“No. Just Calum.” Just Calum. But he was C for that night. I smoothen the invisible creases on my jeans. Why did he lie? The light turns green and our car is finally on the move. I take out my phone and login to my other account to make a post on the Girls Code site. “Pete, is it common for girls around here to lie about their age?”
Dad honks at a Toyota Camry trying to switch into our lane. I clench my fists. Calum won’t out me. He can’t out me. “Yeah. Met one?”
“I think I might have. Said she was nineteen.” A lump clogs my throat. I cough into my hand, forehead pressed against the window to avoid meeting Dad’s gaze. To him, his daughter is a good girl who doesn’t hang around at pubs. “I think she lied about her age. She looked like your daughter, Catherine.”
I detonate. I erupt in a coughing fit. Dad slows the car but I wave for him to continue driving. “Are you sure you are okay?” Dad asks. I nod feverishly. “We can stop for a bit if you don’t feel good.”
His brows draw together in worry as he takes in my reddened face. I force a faux smile to my lips. “No, no need. I’m fine. Just peachy, Dad.”
My smile must have convinced him. He kicks the car into drive and resumes his conversation with the slimy bastard at the backseat. I drum my fingers against the dashboard, trying and failing to tune them out as they talk about teenage girls wanting so desperately to act above their ages.
“You should be careful of them,” Dad tells my stepbrother in a friendly voice. I hide my face in my palms. This is the slowest school ride ever. “We had a case like this once. She lied about her age and it almost got the dude into trouble.”
“Didn’t hear about it,” Calum says.
“It was wild.” Too wild. It was the talk of town for a long time and the news made it incredibly difficult for us to use our fake IDs at any pubs. The fifteen year old was at a club and she hooked up with a nineteen year old. Dad goes on with the story. “...he was lucky the policeman had already seen her ID earlier because the whole city was ready to nail him to the cross for statutory rape.”
“That’s fucked up,” Calum murmurs. There’s a mix of sadness and anger in his voice and a pang of guilt hits me. I could have gotten him into trouble if he was caught, maybe that’s what he’s thinking. I slip my hands between my legs. “But it wasn’t the guy’s fault. How was he supposed to know?”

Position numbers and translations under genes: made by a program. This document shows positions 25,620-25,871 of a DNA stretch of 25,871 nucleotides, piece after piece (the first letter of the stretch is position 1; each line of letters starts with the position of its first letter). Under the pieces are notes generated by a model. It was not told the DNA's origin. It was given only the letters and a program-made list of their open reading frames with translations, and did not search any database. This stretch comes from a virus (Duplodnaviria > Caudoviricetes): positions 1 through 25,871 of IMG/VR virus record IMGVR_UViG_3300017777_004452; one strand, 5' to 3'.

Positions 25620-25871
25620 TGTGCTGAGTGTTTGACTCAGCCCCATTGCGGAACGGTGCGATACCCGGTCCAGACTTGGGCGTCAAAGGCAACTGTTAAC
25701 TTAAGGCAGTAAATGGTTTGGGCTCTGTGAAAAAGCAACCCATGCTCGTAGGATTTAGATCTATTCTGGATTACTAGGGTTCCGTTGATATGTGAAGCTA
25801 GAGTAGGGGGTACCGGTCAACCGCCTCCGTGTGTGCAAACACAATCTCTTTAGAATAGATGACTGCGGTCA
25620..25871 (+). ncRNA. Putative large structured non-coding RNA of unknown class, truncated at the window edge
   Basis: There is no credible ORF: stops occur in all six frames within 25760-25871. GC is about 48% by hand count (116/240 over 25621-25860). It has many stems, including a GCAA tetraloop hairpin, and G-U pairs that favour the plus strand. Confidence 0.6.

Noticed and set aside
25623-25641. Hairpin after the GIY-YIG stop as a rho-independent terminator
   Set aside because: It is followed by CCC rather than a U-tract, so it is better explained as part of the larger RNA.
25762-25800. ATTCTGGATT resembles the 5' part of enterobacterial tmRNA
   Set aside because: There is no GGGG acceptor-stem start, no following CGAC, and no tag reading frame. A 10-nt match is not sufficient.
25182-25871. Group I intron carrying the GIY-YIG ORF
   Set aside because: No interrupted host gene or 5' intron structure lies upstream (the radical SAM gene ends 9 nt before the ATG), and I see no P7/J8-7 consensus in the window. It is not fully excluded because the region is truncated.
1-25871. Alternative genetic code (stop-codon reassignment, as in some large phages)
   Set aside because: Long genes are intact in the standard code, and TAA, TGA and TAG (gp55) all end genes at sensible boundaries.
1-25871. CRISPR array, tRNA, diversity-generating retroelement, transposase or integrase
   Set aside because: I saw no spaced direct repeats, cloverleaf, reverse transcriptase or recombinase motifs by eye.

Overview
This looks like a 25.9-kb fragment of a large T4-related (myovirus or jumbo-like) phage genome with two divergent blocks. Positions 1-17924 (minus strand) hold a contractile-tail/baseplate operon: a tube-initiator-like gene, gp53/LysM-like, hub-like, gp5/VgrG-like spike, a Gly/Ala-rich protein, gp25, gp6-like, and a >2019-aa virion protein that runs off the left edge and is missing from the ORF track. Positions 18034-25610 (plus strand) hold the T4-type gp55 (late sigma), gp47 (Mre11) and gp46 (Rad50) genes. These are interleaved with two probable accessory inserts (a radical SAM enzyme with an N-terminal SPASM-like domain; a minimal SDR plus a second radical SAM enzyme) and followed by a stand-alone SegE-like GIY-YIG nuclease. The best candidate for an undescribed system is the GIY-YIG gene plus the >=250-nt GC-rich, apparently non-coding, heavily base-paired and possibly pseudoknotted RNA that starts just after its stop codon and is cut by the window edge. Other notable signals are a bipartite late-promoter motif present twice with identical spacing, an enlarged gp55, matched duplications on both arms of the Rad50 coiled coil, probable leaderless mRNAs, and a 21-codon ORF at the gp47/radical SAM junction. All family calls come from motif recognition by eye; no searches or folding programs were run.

“No idea,” Dad finishes. “But be careful. A lot of wayward girls are out in the street instead of getting a good education. Good God. It’s a pity all of that beauty and brain will go to waste.”
I almost roll my eyes. Dad is such an old school. According to him, the only way is going by the rules, no exceptions. In my opinion, rules are meant to be broken once a few times in our lifetimes.
A few seconds later, as the car is about to take a left turn, Calum says, “Here. This is my stop.” Dad slows at the curb and he gets out. His boyish grin is present. “Thanks for the ride.”
“No need to thank me, son.” Dad needs to stop this immediately. Calum is not his son. He has only one child and that child is me. Calum is about to walk away when Dad stops him. “Son, whatever you do, stay away from Becky’s.”
That’s the name of the pub we met. It’s owned by a rich, black woman none of us has met. They are the most relaxed about IDs and they serve really good cocktails.
“They are the most notorious for letting kids in their bar.” Not true. Kids these days are just smarter. My fake ID looks so real and it wasn’t hard to get it. With a big, proud smile directed at me and an arm on my shoulder, Dad says, “Cathy knows better than to be on that side of town.”
“Right? Thanks, Pete.” He gives us a mock bow, eyes locked on mine. “I’ll make sure to stay away from Becky’s and girls that lie about their age.”